13 Where the beneficiary is required to pay the liability before he can receive the benefit of the inheritance, the liability will fall outside the estate and accordingly not be deductible for estate duty purposes. Where the liability remains that of the deceased estate, it will be included as a deduction for estate duty purposes. It may therefore be preferable to word the bequest price as follows: x inherits the fixed property situate at (address) provided he pays an amount to the estate equaling the bond on the fixed property. Your Will and your fixed property Where a testator bequeaths a fixed property to his surviving spouse, no tax is payable, as all bequests to spouses are exempt from estate duty and /or capital gains tax. If an estate planner bequeaths fixed property to an heir or legatee in his Will, no transfer duty will be payable. If the value of his estate is more than R3,5 million, estate duty will become payable on the balance in excess of R3,5 million. Sufficient cash should be made available to pay this duty in order to avoid selling any assets. If the property is subject to a mortgage bond, and the property is left as a specific bequest, the estate planner may wish to secure the bond by life insurance, the proceeds of which would clear the debt on his death, or could make the bequest subject to a carefully worded bequest price. A fixed property bequeathed to a number of heirs in equal shares, may give rise to impracticalities due to the indivisibility of the bequest. This may result in a redistribution agreement being drawn up between the heirs. There may be specific provisions in an estate planner s antenuptial contract in regard to fixed property, which may override the estate planner s wishes in terms of the Will. Where agricultural property is bequeathed, the testator needs to be aware of Section 3 of the Subdivision of Agricultural Land Act, which prevents the subdivision of agricultural land, and such land being registered in undivided shares in more than one person s name. This is especially relevant when the testator is considering bequeathing agricultural land to more than one beneficiary. Protection of minor beneficiaries A minor child is a person under the age of 18 years of age. Should an estate planner die intestate or should he have not created a testamentary trust in his Will, any funds bequeathed to a minor child will be held by the Guardian s Fund, which falls under the administration of the Master of the High Court. These funds are not freely accessible, and are usually invested at below market interest rates. It is advisable to create a testamentary trust in the Will to provide for minor beneficiaries, so as to prevent any bequests to a minor being dealt with by the Guardian s Fund. The testamentary trust will specify the duties of the trustees, and provide them with discretion as to the investment of funds, how and when to allocate monies for maintenance and education from trust income, and when the capital trust funds should be paid out to the beneficiaries. 10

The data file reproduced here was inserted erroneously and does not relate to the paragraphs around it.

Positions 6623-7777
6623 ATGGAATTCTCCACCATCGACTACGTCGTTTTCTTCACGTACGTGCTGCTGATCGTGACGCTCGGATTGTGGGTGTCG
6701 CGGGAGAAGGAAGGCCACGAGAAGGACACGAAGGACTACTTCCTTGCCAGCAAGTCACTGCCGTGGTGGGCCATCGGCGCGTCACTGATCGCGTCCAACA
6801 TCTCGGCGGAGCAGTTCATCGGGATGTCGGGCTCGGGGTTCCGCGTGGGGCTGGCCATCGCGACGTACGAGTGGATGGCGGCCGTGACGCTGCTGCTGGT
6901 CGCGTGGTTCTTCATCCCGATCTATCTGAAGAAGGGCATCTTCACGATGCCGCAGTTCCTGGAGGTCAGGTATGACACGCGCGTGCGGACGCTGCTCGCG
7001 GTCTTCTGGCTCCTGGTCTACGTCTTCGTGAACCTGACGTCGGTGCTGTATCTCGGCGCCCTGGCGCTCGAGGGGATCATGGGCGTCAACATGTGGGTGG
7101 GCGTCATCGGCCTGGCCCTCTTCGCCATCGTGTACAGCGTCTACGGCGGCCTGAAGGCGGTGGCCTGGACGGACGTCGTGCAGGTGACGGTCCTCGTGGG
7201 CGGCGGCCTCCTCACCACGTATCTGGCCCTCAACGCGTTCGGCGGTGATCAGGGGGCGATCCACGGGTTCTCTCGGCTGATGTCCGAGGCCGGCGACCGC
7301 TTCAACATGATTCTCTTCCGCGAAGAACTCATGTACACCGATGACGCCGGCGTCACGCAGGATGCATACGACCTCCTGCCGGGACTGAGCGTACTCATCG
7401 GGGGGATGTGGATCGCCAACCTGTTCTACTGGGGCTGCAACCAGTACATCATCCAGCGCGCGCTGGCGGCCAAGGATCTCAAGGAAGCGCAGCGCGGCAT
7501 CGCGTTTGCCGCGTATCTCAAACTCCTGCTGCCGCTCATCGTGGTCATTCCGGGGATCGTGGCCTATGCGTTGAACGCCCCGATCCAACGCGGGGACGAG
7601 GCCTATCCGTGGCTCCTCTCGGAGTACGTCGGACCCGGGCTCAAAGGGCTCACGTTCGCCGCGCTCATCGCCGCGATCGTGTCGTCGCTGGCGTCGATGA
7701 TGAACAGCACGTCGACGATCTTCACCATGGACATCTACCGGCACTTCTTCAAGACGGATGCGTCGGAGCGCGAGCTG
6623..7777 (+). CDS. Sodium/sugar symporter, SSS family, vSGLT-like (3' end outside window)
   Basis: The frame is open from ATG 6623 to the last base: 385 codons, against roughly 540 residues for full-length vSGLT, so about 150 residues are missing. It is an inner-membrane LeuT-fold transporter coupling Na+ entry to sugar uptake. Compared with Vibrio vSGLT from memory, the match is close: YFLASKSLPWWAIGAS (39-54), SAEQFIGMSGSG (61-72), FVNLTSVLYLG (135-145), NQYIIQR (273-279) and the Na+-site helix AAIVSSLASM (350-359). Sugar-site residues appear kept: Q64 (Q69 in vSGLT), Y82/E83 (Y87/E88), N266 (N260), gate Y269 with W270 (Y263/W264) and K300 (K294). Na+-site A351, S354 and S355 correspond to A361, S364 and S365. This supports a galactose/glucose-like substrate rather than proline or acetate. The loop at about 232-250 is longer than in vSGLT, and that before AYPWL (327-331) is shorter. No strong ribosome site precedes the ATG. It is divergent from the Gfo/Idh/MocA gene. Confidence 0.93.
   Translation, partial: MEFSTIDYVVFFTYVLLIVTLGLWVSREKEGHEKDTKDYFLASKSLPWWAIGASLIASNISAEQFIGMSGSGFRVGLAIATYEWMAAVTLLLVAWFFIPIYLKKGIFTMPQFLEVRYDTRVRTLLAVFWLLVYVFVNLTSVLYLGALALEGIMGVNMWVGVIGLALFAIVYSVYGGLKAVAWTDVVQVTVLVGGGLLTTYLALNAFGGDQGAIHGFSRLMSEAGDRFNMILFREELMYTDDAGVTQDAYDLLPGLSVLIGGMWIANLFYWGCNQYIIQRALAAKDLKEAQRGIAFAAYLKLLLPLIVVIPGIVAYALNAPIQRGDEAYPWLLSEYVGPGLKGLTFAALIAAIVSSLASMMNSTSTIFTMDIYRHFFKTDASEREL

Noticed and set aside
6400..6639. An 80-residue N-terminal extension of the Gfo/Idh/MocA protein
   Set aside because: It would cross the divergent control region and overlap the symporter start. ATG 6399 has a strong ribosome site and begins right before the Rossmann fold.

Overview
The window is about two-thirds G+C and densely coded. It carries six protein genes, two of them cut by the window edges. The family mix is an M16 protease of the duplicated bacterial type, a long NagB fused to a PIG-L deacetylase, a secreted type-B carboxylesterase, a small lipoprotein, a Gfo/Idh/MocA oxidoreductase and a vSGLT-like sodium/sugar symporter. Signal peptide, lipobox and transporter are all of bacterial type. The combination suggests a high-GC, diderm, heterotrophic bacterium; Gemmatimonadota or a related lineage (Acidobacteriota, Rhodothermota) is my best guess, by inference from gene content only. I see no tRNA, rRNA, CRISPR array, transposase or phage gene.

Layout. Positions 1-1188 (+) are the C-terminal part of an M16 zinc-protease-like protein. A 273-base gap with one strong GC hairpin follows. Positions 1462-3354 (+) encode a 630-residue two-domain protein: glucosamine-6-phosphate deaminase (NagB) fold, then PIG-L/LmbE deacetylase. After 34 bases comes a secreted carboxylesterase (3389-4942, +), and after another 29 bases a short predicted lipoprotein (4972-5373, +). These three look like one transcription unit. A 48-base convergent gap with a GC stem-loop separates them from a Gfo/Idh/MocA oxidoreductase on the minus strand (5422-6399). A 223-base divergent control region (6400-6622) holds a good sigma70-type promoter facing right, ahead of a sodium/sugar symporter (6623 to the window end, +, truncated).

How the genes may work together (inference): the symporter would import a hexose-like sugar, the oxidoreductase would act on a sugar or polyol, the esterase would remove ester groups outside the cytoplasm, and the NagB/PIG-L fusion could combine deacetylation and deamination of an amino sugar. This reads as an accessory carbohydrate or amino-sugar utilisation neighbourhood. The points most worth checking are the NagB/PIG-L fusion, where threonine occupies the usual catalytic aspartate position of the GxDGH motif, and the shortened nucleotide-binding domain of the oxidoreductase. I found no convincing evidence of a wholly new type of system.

14 These kinds of trusts are known as special trusts and are dealt with leniently from an income tax perspective. Providing for guardianship and custody of minor child(ren) is also important. This is particularly relevant in the event of simultaneous death of the testator and his spouse, or in the case of single parents, or those with sole custody (per a divorce decree). The nominee guardian would have to agree to the appointment, and it would have to be confirmed by the court (taking into account the best interests of the child). Reference to children in a Will includes children conceived at that time who are born later. Exclusion from marital regime This is a standard clause usually inserted into a Will where the testator states that any benefit his heirs or legatees may receive will not form part of the assets of such beneficiary s spouse. Maintenance of Surviving Spouses Act This is one of the few instances where the freedom of the testator is limited. If a surviving spouse has not been provided for in a Will, and is unable to maintain him or herself from personal means or earnings, then she or he can claim against the estate of the deceased for the provision of his or her maintenance (the claim is valid until death or remarriage of surviving spouse, but is usually limited to a period of one to two years). Member s interest in a Close Corporation This is another instance where the freedom of the testator is limited, to a degree. The Close Corporations Act provides that, subject to the association agreement, where an heir is to inherit a member s interest (in terms of the deceased s Will), the consent of the remaining members (if any) must be obtained. If no consent is given within 28 days after it was requested by the executor, then the executor is forced to sell the members interest either: (a) To the close corporation itself, or (b) To the other members in proportion to the interests of those members in the close corporation, or as they may otherwise agree upon, or (c) To any other person who qualifies to any other person who qualifies for membership of a corporation in terms of section 29. Bequeathing a loan account or debt due Where a loan or debt which is due to the testator, is bequeathed back to a beneficiary, this can be seen as a discharge of a debt for no consideration, and accordingly be subject to capital gains tax. It is preferable for the testator to rather: Ensure that the debt is repaid, or Bequeath an amount of the same value to the beneficiary (debtor). When the estate is wound up, the loan amount due would be set off by the executor against the cash bequest. 11